COLUMBUS, Ohio – Let’s start with the alternate reality. Because that would be more believable. There, James Piot is a fifth-year graduate of Michigan State, a young man on a journey to etching marks on the walls of early professional golf — spots in Monday’s qualifiers, the pursuit of his Korn Ferry Tour card, maybe some mini tour starts. You wouldn’t have heard of James Piot. He would be just another name in the long line of stunning drifters chasing their PGA Tour dreams.
But that’s not how it happened.
Instead, Piot, just 23 years old, is one of the more unexpected characters in the extraordinary theater that is LIV Golf’s frantic attempt to tear down the Gulf’s industrial complex and transform both the PGA Tour and the DP World Tour (aka the Europa Tour ). The LIV Golf Invitational Series organizers identified Piot as a strategic participant in the upcoming eight-event season. He is the reigning US amateur champion and carries some notoriety. It has been speculated that Piot will be paid a northern seven-figure sum for taking part in the tour, with figures ranging from $2 million to $6 million. Piot himself says that “none of them were accurate”. For this story the athlete couldn’t pinpoint the exact number, but can report through a source that Piot will indeed compete in all seven LIV events leading up to the tour-ending team championship at Trump National Doral, which he hopes will qualify for.
Regardless of what the $ number is, Piot is about to receive a life-changing sum of money to take part in a highly controversial league funded by the Public Investment Fund – an autonomous wealth fund directly controlled by the government of Saudi Arabia . In addition to the guarantees, the events he plays pay a minimum of $100,000 for three days of work (LIV tournaments are 54-hole events), even for a DFL finish.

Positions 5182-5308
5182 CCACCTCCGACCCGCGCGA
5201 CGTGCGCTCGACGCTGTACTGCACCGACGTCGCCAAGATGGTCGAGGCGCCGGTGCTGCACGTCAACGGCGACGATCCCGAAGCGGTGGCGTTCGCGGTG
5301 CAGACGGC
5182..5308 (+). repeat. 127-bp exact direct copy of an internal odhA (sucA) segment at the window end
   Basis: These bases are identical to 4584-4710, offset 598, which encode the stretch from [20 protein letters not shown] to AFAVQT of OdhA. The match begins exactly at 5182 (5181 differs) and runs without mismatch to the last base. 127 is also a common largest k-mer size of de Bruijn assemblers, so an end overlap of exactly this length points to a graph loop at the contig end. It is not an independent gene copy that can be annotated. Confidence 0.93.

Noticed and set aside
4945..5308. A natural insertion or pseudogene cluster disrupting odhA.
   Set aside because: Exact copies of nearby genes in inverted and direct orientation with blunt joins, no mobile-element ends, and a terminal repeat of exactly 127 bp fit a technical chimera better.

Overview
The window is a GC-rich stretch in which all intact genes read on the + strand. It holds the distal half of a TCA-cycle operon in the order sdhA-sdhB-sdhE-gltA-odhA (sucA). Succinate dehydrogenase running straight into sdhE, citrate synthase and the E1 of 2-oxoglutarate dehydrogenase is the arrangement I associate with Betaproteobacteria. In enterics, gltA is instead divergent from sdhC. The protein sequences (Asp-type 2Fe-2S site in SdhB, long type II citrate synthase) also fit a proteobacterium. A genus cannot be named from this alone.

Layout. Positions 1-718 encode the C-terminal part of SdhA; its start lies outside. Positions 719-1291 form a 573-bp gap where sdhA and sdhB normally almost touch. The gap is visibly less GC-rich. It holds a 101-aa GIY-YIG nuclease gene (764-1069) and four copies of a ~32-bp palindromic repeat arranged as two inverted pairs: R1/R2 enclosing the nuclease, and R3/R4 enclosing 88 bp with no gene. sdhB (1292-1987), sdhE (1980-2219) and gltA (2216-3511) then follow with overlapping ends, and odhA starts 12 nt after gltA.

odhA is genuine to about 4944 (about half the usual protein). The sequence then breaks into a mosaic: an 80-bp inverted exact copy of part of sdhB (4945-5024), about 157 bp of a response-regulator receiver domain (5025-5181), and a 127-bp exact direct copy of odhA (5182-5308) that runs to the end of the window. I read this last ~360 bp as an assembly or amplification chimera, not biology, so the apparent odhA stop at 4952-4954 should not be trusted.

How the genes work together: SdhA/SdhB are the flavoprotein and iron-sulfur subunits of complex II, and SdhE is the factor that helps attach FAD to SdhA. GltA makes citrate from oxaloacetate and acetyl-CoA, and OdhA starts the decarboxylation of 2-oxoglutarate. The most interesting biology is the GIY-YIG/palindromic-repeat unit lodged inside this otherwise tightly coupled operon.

All of this for a recently turned pro who has recorded rounds of 78-78-81-74-71-75-73-76-75-78 in five recent exceptions in PGA Tour events, including the Masters.
“For me the offer was, you know, you’re going to play golf and have status somewhere – so I thought it was fantastic,” Piot said last week, missing the cut at the Memorial Tournament. “When you play with elite players in a team environment, not only are you with them, you get to pick their minds. It’s a time for me to play good golf and keep evolving.”
It’s not Piot’s fault he’s being offered heaps of money and status on a professional golf tour. However, it is his decision to accept. For some viewers out there, it’s entirely irrevocable, and Saudi Arabia’s human rights record makes the whole idea a non-starter. For others, it’s a clear what-would-you-do? Decision that is both obvious and understandable.
But if you boil it down like this – so easy, so simplistic – what is lost is that Piot is actually a young athlete caught in a complicated, convoluted (some say impossible) situation. There are no draft picks in professional golf. Every career is self-made. Aside from the very best, these Viktor Hovlands and Collin Morikawas, the typical road is unpaved and unforgiving.